Take the 2-minute tour ×
Server Fault is a question and answer site for professional system and network administrators. It's 100% free, no registration required.

Do i need a swap memory for my centos vps?

Will it increase performance and if so how do i go about setting it up?

I've found this link (http://www.centos.org/docs/5/html/Deployment_Guide-en-US/s1-swap-adding.html) but it shows three methods of setting up swap memory. I'm not sure which one i need.

Image (not enough rep to embed): http://s15.postimage.org/manb5yu6j/Capture.png

share|improve this question

4 Answers 4

up vote 6 down vote accepted

Swap is beneficial, because it allows inactive memory blocks to be written to disk, freeing up real memory for stuff like file system caching. Swap also (to some extent) protects you against short bursts of memory demand. Linux (by default) over commits real memory, relying on the fact that most applications ask for more than they need, but if they suddenly all need that memory swap can buffer you against applications crashing.

Long term use of swap instead of real memory can kill performance, but in the short term, swap can improve performance and protect against some failure scenarios. I would run without swap in only a few very limited situations.

Without knowing how your VPS is configured, it's not easy to suggest which method to use to add swap, however, my experience of VPS's in general is that your disk space is already carved up, so I would use option 3 (which creates a regular file), it's less efficient than using a logical volume but I don't know if you can create any on your vps. Option 1 is only useful for extending existing swap which you apparently don't have.

share|improve this answer

Adding swap memory won't make it faster, but it does allow you to run more applications.

If your application(s) start to use enough memory that your swap is being used, your system will slow down considerably but at least will not crash, which is what will eventualy happen if you run out of RAM.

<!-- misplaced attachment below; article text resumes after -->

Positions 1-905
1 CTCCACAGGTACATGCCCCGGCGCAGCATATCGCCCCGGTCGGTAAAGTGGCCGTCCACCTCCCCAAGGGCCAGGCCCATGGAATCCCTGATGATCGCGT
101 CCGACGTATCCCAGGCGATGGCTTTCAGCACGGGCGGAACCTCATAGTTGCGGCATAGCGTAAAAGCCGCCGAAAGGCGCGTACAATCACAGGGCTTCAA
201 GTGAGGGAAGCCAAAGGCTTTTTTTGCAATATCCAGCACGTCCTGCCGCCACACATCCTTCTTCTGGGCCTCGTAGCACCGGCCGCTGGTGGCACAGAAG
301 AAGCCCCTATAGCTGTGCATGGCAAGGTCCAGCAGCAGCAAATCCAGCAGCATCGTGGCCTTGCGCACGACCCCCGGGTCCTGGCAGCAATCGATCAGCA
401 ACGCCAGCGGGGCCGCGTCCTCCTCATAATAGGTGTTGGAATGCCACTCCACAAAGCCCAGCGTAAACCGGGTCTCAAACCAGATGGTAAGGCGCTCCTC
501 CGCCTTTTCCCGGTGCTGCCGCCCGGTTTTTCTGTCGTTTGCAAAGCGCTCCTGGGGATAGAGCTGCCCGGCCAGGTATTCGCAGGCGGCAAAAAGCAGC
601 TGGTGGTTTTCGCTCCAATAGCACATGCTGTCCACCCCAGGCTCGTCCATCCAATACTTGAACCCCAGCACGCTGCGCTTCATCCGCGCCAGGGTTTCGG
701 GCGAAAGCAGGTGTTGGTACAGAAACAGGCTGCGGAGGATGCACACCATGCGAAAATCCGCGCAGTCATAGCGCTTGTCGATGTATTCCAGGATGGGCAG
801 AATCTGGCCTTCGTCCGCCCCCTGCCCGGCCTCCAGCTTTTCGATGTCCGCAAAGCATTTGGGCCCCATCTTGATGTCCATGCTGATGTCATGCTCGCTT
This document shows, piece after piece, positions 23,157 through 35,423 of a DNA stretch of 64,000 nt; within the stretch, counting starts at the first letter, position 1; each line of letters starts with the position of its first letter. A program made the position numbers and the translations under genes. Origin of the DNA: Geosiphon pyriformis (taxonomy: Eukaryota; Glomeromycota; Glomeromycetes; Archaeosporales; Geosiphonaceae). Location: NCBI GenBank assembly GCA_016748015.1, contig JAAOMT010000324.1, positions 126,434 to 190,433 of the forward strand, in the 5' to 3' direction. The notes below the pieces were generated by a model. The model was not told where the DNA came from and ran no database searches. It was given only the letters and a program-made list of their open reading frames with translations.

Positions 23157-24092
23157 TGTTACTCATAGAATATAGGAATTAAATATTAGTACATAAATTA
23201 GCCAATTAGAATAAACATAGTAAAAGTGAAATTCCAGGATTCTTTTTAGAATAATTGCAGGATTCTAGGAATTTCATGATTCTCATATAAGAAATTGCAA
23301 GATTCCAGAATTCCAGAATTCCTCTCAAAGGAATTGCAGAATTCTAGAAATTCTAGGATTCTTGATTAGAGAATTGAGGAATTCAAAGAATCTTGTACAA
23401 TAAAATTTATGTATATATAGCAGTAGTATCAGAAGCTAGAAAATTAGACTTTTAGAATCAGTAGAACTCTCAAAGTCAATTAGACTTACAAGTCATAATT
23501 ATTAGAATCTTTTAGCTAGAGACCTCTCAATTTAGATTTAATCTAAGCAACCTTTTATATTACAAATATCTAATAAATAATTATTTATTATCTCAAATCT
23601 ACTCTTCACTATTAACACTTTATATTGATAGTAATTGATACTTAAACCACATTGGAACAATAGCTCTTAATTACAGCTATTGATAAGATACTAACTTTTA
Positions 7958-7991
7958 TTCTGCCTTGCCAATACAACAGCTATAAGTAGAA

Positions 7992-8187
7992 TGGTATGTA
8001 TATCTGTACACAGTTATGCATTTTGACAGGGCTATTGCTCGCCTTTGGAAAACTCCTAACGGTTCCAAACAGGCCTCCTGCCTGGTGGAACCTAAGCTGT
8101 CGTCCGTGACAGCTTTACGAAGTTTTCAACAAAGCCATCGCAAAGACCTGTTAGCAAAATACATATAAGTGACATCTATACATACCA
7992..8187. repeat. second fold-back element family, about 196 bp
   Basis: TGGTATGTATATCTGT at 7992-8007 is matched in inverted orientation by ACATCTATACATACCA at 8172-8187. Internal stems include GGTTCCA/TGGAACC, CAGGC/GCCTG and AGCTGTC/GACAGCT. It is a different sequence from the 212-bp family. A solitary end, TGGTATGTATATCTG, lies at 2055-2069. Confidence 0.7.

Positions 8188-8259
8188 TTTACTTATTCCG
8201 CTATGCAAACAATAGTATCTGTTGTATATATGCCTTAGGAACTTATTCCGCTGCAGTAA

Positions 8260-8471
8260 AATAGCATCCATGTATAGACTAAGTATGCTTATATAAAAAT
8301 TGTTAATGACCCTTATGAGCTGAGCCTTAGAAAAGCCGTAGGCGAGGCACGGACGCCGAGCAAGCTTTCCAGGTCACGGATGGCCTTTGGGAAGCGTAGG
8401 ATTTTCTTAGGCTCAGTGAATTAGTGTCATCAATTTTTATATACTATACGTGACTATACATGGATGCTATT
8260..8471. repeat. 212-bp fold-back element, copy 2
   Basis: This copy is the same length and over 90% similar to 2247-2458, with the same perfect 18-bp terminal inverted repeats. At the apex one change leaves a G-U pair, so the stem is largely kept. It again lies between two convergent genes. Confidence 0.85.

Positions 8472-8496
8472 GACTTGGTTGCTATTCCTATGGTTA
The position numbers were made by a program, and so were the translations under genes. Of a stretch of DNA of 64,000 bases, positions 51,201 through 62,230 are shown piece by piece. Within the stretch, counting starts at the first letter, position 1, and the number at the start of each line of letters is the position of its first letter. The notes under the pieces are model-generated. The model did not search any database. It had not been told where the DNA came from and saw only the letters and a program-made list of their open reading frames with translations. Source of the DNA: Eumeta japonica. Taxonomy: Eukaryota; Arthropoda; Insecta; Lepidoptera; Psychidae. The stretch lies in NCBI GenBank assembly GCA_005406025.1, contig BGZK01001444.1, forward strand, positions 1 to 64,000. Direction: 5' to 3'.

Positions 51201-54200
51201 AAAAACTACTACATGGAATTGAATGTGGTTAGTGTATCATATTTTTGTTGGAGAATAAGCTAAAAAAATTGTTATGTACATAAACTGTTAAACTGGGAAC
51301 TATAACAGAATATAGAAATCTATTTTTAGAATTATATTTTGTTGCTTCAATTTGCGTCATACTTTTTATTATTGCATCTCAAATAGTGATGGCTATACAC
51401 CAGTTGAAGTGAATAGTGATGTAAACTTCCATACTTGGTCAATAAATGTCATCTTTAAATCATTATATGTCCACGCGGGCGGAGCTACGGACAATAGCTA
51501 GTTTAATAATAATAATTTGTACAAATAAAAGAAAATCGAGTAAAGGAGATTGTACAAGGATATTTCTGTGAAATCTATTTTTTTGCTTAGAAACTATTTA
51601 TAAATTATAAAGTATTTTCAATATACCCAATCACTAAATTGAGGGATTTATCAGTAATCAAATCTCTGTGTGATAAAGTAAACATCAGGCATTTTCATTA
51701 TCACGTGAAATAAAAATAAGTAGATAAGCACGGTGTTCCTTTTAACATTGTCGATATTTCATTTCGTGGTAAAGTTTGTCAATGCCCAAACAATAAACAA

Looks like you have 5GB of RAM, I would recommend about a 2GB swap file in that case.

Another thing to consider, you are using a VPS which usually has poor disk I/O (depending on your neighbors) so the swap will probably be even slower than on a dedicated machine.

share|improve this answer

Swap memory comes into picture if you run out of normal memory usage. Say suppose you have opted 1GB RAM. If running application consumes 1GB memory usage then SAWP memory comes into picture It acts as a Virtual RAM of another 512 MB or 1 GB

share|improve this answer

If you have leased a virtual machine using Parallels Virtuozzo/OpenVZ containers, then you cannot have swap space. This technology does not permit containers to have their own swap space since all containers use a shared kernel. Therefore only the host can have swap space.

Ironically, the newest version of OpenVZ has a fake swap feature called VSwap which, instead of actually giving your container real swap space, gives it fake swap space that, if your container uses it, slows down your container to simulate the speed penalty of using swap. And of course you also get the additional slowdown if the host machine starts swapping because it's oversubscribed...

share|improve this answer

Your Answer

 
discard

By posting your answer, you agree to the privacy policy and terms of service.

Not the answer you're looking for? Browse other questions tagged or ask your own question.